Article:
If only I’d known

About 18 months ago I received an email from an Israeli relative. Ron was cleaning up old correspondence and wondered if I had the following information? I scrolled down to the grainy image below his signature, recalling the emotional rollercoaster of trying to find my grandparents’ marriage certificate. Now it had fallen off the back of a truck.

Ron had received this information from another member of the Israeli network, Paul, who is also a professional genealogist. I contacted him for a link to a higher-resolution image. I learned that it had been on Family Search all through the time another researcher was plugging away at Home Affairs and I was separately pursuing leads from inside and outside South Africa. If only I’d known.

This turn of events gave fresh impetus to thoughts of resolving the circumstances of my aunt Julia’s birth. Invariably this would involve some form of interaction with the Department of Home Affairs. In June 2018 I approached a new researcher, Mel[i],  to take on my case. She advised that third parties could no longer make representations to  Home Affairs on behalf of applicants, which went some way to explaining why the other researcher had run up against a brick wall. My best bet now, she said, was to apply for an unabridged birth certificate through the South African diplomatic mission in Australia. She recommended carrying out a deceased estate search first; this produced Julia’s identity number, key information I would need to complete Home Affairs’ paperwork.

Last July I lodged an application for an unabridged birth certificate with the South African High Commission in Canberra. Curiously, this is the sole option to which the Commission’s website directs applicants, to the point where an ‘X’ is marked in the relevant box on the form. I was advised to wait three months before inquiring about progress. The combined cost of the application fee, money order – the Commission does not accept credit cards, cash or personal cheques – postage, express paid envelopes, and Mel’s fee for the estate search, was around A$45; a modest outlay considering what I’d already spent in cash and equivalent person hours.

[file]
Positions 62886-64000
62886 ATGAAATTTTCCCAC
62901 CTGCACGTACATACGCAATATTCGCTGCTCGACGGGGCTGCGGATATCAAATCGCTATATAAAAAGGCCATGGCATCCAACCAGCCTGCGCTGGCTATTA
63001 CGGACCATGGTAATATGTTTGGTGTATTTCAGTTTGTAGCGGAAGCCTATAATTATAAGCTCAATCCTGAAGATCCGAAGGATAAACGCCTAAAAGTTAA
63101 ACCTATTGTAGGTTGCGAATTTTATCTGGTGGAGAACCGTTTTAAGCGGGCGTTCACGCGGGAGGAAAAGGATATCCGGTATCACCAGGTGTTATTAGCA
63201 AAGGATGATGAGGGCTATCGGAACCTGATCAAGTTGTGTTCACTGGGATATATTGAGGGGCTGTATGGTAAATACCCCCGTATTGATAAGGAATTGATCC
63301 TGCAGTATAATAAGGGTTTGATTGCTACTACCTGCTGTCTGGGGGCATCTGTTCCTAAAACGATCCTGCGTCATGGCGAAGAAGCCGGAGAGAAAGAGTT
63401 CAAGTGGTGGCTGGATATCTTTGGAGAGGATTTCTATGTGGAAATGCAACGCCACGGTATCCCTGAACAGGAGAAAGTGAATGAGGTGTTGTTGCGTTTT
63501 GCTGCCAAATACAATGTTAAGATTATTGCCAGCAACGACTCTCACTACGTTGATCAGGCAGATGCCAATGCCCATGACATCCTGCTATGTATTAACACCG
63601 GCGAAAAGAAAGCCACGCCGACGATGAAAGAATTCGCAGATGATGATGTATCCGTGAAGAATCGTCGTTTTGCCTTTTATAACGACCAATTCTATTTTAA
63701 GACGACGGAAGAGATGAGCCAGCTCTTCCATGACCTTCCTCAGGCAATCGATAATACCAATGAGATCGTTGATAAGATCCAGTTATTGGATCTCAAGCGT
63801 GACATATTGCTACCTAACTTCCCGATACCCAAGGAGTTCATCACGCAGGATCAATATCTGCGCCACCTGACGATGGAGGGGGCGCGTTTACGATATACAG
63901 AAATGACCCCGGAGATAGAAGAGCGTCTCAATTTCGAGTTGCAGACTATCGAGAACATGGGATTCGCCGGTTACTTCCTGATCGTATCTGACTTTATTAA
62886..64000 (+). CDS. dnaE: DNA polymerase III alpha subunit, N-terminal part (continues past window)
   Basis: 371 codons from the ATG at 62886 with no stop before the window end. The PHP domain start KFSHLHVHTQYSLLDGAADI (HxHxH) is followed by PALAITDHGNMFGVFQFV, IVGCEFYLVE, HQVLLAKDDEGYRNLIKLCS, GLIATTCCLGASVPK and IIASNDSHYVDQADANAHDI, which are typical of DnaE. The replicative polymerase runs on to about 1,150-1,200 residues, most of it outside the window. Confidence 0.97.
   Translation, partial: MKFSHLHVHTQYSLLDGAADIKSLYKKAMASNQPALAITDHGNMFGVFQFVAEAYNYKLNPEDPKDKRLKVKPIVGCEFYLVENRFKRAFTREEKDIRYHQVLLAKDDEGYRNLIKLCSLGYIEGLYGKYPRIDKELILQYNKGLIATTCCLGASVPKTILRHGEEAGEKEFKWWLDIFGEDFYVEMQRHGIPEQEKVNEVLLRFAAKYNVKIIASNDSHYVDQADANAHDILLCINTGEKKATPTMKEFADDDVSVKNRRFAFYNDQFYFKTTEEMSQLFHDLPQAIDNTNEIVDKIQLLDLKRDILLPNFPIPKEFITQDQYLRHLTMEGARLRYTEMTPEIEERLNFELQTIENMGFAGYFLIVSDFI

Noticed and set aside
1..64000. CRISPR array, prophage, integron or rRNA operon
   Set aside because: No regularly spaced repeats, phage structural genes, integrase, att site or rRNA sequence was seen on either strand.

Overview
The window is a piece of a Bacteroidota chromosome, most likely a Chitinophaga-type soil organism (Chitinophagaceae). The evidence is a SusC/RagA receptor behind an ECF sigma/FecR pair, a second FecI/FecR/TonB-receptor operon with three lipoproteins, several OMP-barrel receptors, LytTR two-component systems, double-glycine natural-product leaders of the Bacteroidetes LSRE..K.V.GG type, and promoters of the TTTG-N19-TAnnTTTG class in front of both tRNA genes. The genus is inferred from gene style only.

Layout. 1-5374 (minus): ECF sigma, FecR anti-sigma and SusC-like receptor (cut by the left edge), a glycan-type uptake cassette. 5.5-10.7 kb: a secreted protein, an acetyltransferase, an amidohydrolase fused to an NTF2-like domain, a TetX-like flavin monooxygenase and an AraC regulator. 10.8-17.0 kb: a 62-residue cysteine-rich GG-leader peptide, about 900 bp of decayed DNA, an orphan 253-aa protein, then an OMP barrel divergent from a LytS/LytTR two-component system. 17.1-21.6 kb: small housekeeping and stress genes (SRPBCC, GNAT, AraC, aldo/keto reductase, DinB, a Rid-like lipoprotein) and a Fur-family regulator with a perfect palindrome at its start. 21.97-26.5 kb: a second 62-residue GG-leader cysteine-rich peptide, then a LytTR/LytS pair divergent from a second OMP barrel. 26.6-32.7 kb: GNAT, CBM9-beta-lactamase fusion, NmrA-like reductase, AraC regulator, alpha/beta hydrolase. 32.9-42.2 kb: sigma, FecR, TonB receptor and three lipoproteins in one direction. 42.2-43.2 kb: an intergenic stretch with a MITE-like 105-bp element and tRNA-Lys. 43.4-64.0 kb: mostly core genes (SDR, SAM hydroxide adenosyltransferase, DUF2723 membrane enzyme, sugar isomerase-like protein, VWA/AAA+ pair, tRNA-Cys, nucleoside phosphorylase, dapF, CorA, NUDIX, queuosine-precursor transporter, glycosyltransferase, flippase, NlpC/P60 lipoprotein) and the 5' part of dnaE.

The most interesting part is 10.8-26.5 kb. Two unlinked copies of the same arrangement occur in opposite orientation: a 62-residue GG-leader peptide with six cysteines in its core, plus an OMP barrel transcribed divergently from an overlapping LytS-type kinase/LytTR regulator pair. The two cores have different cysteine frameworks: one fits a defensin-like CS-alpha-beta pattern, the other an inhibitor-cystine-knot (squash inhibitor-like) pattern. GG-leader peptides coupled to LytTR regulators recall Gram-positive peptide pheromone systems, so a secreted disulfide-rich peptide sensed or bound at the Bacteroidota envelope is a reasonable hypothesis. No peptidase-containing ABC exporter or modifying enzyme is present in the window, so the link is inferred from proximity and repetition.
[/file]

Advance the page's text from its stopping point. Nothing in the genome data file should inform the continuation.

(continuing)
At the end of October, I rang for an update.
‘It can take up to a year!’ a female voice shrilled down the line.
‘Have you received the paperwork?’ I asked, swallowing a comment about the Commission’s advised time frames and that no receipt had been issued for the application.
‘I don’t know, I’ll have to check.’
I started mentally going through what I’d have to do in putting together a fresh application. Thank goodness I’d kept copies.
‘Yes, I have it. But because you put your aunt’s married name on the form, it had to be changed.’
So they’d received the forms. Fantastic.
‘What is your married name?’
‘Excuse me? Saltman.’
‘No, what is your married name?’
Oh god, what am I supposed to say?
‘Saltman. Look, I’m making application for my late aunt’s birth certificate. I’m not applying for one for me.’
There goes my $45, I thought. Well, I had to try.

A month later there was an email from the Commission. It verged on the abrupt, and was lacking in even the most basic form of accepted formal address. But none of that mattered in the face of what, to me, was a minor miracle. A certificate from Home Affairs had arrived in Canberra. A few days later it was in my letter box. It had taken four months to reach this point.

The A5 page with the Home Affairs logo was distinctive for how little information it provided, and most of it was already known to me. Was this as good as I was going to get? I shared my disappointment with Mel, enclosing a scan of what I’d been sent plus one of my father’s handwritten birth certificate which is far more forthcoming. I asked her how I would go about getting one like his.